Rustling up a feverish groove out of the dead silence like a second coming we didn’t even know we were supposed to prepare for, Scythian hit the ground running in their new album Roots & Stones with the potent “Broken String” before quickly galloping into “Sail Away Johnny,” a striking declaration of their current sound and style of play inside of a four minute acoustic jam. Plowing through the darkness like the fate of the world depends on their performance, Scythian get back to the basics of their old school folk-rock experimentations in Roots & Stones, and from the fierce “Duffy’s Cut’ to the pop-friendly fire-starter “Fire In My Heart,” they remind us just how long they’ve been in this business – while killing it the whole time.
“The Motherland” submits an obvious batch of gypsy punk that fits in marvelously between the radio-ready “Fire in My Heart” and Shane Hayes-featured “Galway City,” but if you’re looking for melodic calisthenics, “Je Suis Coureur Des Bois” is what you want to get to in this tracklist. This is easily the lushest piece of material on the record, but far from the only reason why I would rank Roots & Stones among the most enthralling indie LPs I’ve listened to in the month of December. In “Je Suis Coureur Des Bois,” Scythian start to sound like true vets – they’re older and wiser than before, but more importantly, they’re armed with a desire to be heard unlike anything I could have anticipated.
“Men of the North” scales back the intensity for a second, but only ahead of the tidal wave of tonal luxuries that come with the strumming “Sweet Maryanne.” “Sweet Maryanne” flirts with a tune that sounds an awful lot like a vintage Decemberists, but it eventually unravels into something far more eclectic than that act ever produced in their heyday. “The Bruce” and “The Fight” are essentially two sides of the same compositional coin, but beside the powerhouse performance Catie Parker Fedoryka puts on with the band in “Virginia,” they’re not quite as exciting. Fedoryka’s pairing with Scythian is one of the more provocative moments on the album, and if it winds up being the last occasion on which they collaborate together, I think it would be a real shame indeed.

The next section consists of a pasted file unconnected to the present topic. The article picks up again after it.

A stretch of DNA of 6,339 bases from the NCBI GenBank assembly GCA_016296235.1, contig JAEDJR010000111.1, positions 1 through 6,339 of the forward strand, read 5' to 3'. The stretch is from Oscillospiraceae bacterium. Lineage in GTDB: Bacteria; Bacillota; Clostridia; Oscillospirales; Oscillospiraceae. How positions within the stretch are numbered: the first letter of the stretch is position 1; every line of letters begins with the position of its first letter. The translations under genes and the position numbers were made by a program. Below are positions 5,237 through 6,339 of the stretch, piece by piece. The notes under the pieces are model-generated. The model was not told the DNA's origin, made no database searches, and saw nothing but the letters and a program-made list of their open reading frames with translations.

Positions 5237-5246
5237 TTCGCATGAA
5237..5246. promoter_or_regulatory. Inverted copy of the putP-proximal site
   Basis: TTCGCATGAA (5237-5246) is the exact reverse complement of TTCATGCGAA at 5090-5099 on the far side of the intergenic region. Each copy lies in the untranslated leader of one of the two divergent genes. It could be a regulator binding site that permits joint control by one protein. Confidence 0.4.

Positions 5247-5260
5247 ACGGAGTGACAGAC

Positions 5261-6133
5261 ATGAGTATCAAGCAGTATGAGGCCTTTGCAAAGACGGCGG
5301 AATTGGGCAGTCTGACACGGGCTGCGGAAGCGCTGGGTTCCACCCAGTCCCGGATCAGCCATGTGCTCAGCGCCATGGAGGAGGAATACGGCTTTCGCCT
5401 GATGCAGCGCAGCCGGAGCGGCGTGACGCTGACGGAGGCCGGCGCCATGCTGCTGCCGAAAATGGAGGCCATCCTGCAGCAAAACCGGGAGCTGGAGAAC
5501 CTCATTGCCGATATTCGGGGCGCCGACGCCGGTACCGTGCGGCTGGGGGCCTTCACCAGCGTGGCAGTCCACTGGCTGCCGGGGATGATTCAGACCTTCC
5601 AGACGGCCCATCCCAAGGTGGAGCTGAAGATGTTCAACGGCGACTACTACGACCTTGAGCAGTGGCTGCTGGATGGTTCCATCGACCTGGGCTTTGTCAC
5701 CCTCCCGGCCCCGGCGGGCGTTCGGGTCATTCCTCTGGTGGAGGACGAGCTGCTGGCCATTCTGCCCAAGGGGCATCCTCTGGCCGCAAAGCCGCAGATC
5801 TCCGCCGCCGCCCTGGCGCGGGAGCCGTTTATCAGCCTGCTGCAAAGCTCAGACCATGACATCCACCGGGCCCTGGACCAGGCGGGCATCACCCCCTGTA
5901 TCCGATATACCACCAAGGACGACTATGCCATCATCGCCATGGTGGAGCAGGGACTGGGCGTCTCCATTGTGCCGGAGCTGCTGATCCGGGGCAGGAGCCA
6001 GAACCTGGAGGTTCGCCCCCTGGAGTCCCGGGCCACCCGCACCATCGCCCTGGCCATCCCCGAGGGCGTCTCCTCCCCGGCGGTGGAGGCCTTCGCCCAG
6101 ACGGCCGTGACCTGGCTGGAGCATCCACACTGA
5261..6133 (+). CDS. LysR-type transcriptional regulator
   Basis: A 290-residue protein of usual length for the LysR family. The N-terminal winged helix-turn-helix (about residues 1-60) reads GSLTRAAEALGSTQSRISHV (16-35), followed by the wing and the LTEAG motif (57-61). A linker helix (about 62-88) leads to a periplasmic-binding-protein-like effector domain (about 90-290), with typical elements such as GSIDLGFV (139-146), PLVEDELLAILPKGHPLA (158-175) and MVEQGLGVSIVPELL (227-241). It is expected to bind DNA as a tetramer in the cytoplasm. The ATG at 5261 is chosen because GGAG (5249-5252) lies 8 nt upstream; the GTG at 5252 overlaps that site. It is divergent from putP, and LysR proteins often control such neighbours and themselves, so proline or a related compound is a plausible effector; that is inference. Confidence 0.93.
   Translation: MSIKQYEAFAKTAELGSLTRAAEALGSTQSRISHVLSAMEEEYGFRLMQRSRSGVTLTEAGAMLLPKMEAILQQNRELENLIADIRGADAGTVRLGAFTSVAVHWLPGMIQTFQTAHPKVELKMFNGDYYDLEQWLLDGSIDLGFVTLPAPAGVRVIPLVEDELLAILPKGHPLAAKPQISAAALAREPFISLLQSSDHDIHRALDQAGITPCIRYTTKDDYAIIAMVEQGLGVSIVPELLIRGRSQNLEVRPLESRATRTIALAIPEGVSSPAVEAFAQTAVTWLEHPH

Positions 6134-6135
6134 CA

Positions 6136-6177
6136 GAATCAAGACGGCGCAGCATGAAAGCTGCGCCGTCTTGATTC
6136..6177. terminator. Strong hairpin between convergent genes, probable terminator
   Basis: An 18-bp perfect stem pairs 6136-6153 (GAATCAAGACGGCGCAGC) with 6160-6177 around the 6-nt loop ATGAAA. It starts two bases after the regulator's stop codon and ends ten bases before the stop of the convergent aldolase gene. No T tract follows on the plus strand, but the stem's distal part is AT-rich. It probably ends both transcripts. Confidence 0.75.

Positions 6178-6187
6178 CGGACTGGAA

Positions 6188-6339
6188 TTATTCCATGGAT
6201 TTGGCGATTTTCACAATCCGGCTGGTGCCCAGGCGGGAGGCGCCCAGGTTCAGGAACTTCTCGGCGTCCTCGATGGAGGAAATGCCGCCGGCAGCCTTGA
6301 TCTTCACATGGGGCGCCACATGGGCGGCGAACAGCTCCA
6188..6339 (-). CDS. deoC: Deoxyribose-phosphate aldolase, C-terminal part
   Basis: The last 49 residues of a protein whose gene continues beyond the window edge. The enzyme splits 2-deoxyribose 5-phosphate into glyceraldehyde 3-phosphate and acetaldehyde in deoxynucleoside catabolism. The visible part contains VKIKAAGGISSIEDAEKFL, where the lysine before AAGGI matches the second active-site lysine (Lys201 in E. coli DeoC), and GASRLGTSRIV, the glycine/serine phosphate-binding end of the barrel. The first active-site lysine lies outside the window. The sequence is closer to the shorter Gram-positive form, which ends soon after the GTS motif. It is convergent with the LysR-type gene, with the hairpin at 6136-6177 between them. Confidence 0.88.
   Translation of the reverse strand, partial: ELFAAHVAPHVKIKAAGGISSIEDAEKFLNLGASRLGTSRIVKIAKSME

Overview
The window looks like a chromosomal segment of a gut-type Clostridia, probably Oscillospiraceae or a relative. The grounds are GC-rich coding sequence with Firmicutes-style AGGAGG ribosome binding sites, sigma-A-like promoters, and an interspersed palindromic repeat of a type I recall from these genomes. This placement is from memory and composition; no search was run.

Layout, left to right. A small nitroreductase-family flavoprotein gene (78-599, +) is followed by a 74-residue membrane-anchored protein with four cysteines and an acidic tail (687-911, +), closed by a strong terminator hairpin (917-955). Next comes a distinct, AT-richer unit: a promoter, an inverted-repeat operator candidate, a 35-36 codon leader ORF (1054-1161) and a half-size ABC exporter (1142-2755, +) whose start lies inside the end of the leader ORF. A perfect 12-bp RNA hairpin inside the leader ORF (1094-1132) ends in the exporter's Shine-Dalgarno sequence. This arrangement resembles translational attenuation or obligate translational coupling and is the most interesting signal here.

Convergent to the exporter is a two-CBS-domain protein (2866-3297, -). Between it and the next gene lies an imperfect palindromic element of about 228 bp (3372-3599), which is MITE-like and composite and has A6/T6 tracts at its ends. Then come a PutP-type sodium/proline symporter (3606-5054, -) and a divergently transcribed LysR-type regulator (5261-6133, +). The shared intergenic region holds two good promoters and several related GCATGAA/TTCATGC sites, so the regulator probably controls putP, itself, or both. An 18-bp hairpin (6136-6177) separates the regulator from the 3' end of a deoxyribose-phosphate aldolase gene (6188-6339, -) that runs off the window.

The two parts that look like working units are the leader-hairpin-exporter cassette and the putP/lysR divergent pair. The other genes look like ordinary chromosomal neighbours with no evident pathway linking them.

Concluding with the bright harmonies of “Best Friend Song,” my favorite track on the LP, Scythian’s Roots & Stones doesn’t overstay its welcome but, in fact, does the exact opposite. While it feels a little shorter than it should, this is an album that is jam-packed with more content than you’re expecting, and if you ask me it’s unquestionably one of the best records this band could have hoped to release in 2020. This year was essentially a throwaway for a lot of acts given the situation with live performances, but if there’s one group that took advantage of the opportunity to buckle and down and focus on the things that really matter when making a music career, it’s Scythian.